NEWS
By John Eisenberg and John Eisenberg,SUN STAFF | May 14, 2004
Long known as "the sport of kings," thoroughbred horse racing has recently produced several winners more plebeian than royal. Last year, there was Funny Cide, winner of the Kentucky Derby and Preakness Stakes, owned by a hard-partying group of former high school buddies who came to the races in a yellow school bus. This year, there is Smarty Jones, the Derby winner and favorite tomorrow in the Preakness at Pimlico. The Pennsylvania-bred colt is based at Philadelphia Park - about as far from racing's major leagues as one can get. Their back-to-back high-profile successes raise the question: Is racing, once reserved for the wealthy, now a sport in which an Average Joe (or Josephine)
NEWS
By Rick Perlstein and Rick Perlstein,Chicago Tribune | September 9, 2007
FDR By Jean Edward Smith Random House / 858 pages / $35 Franklin Delano Roosevelt's beloved mother died in 1941. Her casket was carried to the grave by her most loyal servants, including a butler and chauffeur. The Secret Service was there, too, of course, but it hung far back from the ceremony. "I don't think we belong in there," said the president's personal bodyguard, Mike Reilly, "even if Congress says we do." He was referring to the intimacy of the moment. But you can also hear, in his nervousness, overtones of class.
FEATURES
By Stephen Hunter and Stephen Hunter,FILM CRITIC | May 7, 1993
If I told you the most successful film director in the world was named Ivan, you'd say "Huh?"Well, get ready to "Huh," hon.Ivan Reitman, whose "Dave" opens today in about a jillion theaters to glowing reviews and long lines, has very quietly become, if not the No. 1 director in the world, certainly the No. 1 comedy director. His movies have been sublimely successful: "Ghostbusters," still one of the highest-grossing comedies in the world; its sequel, which only made more than $100 million in domestic release; as well as "Twins," "Kindergarten Cop" and on back to two films that made Bill Murray a huge star: "Stripes" and "Meatballs."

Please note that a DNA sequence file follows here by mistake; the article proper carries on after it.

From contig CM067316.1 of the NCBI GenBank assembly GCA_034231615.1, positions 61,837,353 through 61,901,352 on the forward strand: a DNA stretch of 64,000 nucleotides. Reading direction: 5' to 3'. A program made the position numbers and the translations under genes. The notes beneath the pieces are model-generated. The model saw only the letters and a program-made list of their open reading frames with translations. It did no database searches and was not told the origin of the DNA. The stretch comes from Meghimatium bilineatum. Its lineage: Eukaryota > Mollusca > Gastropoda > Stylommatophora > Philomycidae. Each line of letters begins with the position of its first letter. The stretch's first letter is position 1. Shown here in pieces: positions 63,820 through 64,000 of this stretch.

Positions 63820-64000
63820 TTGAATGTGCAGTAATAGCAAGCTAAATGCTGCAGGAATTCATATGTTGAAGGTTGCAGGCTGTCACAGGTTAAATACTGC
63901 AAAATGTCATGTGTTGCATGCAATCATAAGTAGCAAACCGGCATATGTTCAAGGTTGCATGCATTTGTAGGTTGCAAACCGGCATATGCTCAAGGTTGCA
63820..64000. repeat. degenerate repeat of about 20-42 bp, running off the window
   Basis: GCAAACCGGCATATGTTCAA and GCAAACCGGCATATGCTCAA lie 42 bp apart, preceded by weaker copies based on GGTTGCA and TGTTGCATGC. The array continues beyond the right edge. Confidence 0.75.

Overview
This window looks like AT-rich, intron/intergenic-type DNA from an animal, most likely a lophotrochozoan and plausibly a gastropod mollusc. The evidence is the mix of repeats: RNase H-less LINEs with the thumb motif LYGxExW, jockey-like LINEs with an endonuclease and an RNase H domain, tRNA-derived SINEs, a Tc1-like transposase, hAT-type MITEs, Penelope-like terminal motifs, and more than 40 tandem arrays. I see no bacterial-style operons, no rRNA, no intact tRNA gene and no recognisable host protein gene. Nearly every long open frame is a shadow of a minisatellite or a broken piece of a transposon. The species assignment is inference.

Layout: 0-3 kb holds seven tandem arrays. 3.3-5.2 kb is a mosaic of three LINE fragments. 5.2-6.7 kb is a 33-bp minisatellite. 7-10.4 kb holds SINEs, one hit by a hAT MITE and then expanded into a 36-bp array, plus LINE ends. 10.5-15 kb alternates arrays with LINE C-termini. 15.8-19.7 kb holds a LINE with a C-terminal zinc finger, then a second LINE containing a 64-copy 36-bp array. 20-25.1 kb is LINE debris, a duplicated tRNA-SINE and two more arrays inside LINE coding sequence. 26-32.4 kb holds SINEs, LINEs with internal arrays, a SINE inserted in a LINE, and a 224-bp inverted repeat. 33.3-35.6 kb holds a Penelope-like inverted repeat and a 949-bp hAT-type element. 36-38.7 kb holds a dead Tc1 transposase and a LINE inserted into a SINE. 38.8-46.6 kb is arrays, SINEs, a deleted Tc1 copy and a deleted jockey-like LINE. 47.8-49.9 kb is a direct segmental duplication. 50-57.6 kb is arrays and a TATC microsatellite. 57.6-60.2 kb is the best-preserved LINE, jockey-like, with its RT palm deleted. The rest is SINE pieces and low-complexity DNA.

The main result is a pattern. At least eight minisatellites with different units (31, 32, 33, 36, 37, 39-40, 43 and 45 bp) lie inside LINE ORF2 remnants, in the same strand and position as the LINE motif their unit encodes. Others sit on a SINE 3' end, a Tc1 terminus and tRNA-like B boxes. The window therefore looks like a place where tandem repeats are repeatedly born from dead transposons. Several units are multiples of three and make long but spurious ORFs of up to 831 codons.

FEATURES
By Michael Sragow and Michael Sragow,SUN MOVIE CRITIC | August 29, 2003
One genuine small triumph of American Splendor is that the title isn't ironic. The movie is a splendid, inventive piece of urban Americana about that hardboiled original, Harvey Pekar, played with high-strung brilliance by a never-better Paul Giamatti. These days reviewers feel the understandable temptation to shower any good film with superlatives to snag readers' attentions. So this picture's endearing modesty - its pockmarked textures and human fallibilty - will surprise and, I hope, delight those who go to it expecting the bold, experimental extravaganza heralded in the blurbs.
NEWS
By Martin D. Tullai and Martin D. Tullai,SPECIAL TO THE SUN | May 8, 2002
Today marks the birth date of Harry S. Truman, born 118 years ago. He was a spunky, determined and highly rated president who will be remembered as: The first president to take office in the midst of a war. The only president since William McKinley who was not a college graduate. The president who ordered the atomic bomb dropped because he felt it would save American lives and end World War II quickly. The propounder of the Truman Doctrine, designed "to support free peoples who are resisting attempted subjugation by armed minorities or by outside pressure."